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Inspection carried out on 6 November 2017

During a routine inspection

The inspection took place on 6 November 2017. The inspection was announced. The provider was given two working days’ notice because the location provides a domiciliary care service and we needed to be sure that someone would be available at the locations office to see us. This service is a domiciliary care agency. It provides personal care to people living in their own houses and flats in the community. It provides a service to older adults. This was the first comprehensive inspection since the agency was registered. There were eight people using the service who were receiving personal care at the time of the inspection.

Pantiles Chambers, is known as SAP Care Services Ltd, and will be referred to in this report by the name people use: SAP Care. SAP Care was registered with CQC in November 2016 and had not been inspected prior to this inspection. SAP Care are a domiciliary care agency based in Tunbridge Wells who are registered to provide personal care to people living with dementia, older people and people with a physical disability.

At the time of our inspection there was a registered manager at the service. A registered manager is a person who has registered with the Care Quality Commission to manage the service. Like registered providers, they are ‘registered persons’. Registered persons have legal responsibility for meeting the requirements in the Health and Social Care Act 2008 and associated Regulations about how the service is run.

People were kept safe from abuse and harm and staff knew how to report suspicions around abuse. Risks were minimised through the use of effective control measures. There were sufficient numbers of staff deployed to meet people’s needs and ensure their safety. People received their medicines when they needed them from staff who had been trained and competency checked. Staff understood the best practice procedures for reducing the risk of infection and carried a bag of protective equipment such as hand gel and shoe protectors on every care call. The service uses incidents, accidents and near misses to learn from mistakes and drive improvements.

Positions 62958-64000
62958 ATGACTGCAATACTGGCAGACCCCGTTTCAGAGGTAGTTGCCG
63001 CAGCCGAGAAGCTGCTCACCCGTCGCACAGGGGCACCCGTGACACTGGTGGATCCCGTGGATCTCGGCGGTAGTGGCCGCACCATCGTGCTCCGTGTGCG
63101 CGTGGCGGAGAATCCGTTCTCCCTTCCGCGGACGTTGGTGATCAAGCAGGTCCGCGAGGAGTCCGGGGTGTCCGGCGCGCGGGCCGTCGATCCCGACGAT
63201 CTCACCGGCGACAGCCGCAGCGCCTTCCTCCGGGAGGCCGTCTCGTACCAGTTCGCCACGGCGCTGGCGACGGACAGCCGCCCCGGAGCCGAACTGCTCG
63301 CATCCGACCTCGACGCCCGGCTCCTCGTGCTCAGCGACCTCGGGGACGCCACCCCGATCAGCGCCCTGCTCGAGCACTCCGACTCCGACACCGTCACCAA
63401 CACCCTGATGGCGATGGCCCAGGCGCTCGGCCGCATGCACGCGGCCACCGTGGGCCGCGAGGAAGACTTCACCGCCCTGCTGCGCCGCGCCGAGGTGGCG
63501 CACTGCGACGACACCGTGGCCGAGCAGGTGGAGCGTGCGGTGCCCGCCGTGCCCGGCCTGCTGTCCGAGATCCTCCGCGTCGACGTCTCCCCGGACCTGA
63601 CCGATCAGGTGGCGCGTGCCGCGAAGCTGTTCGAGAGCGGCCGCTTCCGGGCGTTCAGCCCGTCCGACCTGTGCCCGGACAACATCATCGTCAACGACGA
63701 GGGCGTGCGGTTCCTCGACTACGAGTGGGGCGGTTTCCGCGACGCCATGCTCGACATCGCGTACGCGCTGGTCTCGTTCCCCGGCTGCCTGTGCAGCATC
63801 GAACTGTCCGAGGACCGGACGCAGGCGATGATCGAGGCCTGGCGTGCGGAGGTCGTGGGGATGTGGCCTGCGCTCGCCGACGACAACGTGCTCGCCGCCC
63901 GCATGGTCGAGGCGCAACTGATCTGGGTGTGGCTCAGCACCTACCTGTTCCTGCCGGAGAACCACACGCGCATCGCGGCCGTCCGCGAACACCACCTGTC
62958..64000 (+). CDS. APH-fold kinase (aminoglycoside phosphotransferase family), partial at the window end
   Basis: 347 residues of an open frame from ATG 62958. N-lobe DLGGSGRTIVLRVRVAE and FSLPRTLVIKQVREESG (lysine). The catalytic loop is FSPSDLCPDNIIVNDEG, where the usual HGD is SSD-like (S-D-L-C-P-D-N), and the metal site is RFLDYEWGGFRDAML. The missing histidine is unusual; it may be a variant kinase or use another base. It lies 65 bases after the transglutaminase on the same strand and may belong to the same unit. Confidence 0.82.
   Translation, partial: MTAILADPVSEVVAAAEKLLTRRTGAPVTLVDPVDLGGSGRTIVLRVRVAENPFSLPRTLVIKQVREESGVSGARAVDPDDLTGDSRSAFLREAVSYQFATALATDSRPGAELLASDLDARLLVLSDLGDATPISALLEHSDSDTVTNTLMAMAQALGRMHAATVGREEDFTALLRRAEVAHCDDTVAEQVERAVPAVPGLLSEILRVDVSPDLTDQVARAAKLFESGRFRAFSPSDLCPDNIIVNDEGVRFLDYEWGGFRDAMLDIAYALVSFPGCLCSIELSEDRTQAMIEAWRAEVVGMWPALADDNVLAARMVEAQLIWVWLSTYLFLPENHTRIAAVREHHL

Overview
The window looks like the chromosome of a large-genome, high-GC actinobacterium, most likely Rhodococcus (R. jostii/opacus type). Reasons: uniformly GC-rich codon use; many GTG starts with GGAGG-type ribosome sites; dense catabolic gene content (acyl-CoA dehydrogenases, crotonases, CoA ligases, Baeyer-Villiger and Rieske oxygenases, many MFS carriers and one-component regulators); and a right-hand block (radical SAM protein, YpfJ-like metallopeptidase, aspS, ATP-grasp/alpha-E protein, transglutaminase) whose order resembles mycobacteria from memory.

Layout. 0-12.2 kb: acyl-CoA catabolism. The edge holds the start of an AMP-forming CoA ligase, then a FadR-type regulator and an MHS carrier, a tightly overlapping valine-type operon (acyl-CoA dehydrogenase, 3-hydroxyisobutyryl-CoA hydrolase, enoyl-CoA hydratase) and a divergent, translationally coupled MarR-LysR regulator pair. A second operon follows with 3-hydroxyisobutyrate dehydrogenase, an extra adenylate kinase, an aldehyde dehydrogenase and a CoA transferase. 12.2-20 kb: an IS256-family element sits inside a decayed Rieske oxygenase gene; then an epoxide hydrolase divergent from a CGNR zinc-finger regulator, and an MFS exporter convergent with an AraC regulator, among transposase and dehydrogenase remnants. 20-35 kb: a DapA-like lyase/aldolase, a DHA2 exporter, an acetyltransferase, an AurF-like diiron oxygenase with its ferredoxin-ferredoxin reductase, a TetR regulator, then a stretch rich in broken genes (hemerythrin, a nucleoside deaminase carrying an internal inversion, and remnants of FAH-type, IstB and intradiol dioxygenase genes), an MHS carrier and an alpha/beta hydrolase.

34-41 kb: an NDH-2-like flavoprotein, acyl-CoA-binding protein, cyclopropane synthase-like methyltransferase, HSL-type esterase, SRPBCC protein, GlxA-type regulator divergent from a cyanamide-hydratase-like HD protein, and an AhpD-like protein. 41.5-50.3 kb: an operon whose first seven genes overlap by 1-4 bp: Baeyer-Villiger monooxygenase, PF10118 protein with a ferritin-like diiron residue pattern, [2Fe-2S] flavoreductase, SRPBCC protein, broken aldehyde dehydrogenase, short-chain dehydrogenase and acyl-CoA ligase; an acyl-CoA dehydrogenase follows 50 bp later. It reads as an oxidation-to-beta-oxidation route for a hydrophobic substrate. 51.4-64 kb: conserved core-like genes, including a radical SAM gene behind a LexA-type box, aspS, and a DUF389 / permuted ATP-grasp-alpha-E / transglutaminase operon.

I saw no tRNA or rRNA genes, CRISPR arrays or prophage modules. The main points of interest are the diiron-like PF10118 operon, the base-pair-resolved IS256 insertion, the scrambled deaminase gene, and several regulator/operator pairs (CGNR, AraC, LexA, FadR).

People had extensive and effective assessments prior to a service being offered. This meant that care outcomes were planned robustly and staff understood what support each person required. Staff were trained in key areas and had the skills and knowledge to carry out their roles. Competency checks of training ensured that staff members understood the training they received. People were supported to receive enough to eat and drink; staff used food and fluid charts to record intake for people at risk or malnourishment or dehydration.

The service worked in collaboration with other professionals such as district nursing and people’s GP’s to ensure care was effectively delivered. People maintained good health and had access to health and social care professionals. Environments were risk assessed to ensure people were safe in their homes and staff could work without the risk of danger. The principles of the Mental Capacity Act were being complied with and any restrictions were assessed to ensure they were lawful and the least restrictive option.

Staff treated people with kindness and compassion in their day to day care. Staff knew people’s needs well and people told us they valued and liked their care staff. People and their relatives were consulted around their care and support and their views were acted upon. People’s dignity and privacy was respected and upheld and staff encouraged people to be as independent as safely possible.

People received a person centred service that was supportive of their needs. People’s needs were fully assessed and care plans ensured that personal details were carried through to care delivery. There was a complaints policy and form, though no complaints had yet been received. Staff were open to any complaints and understood that responding to people’s concerns was a part of good care. End of life care had been plan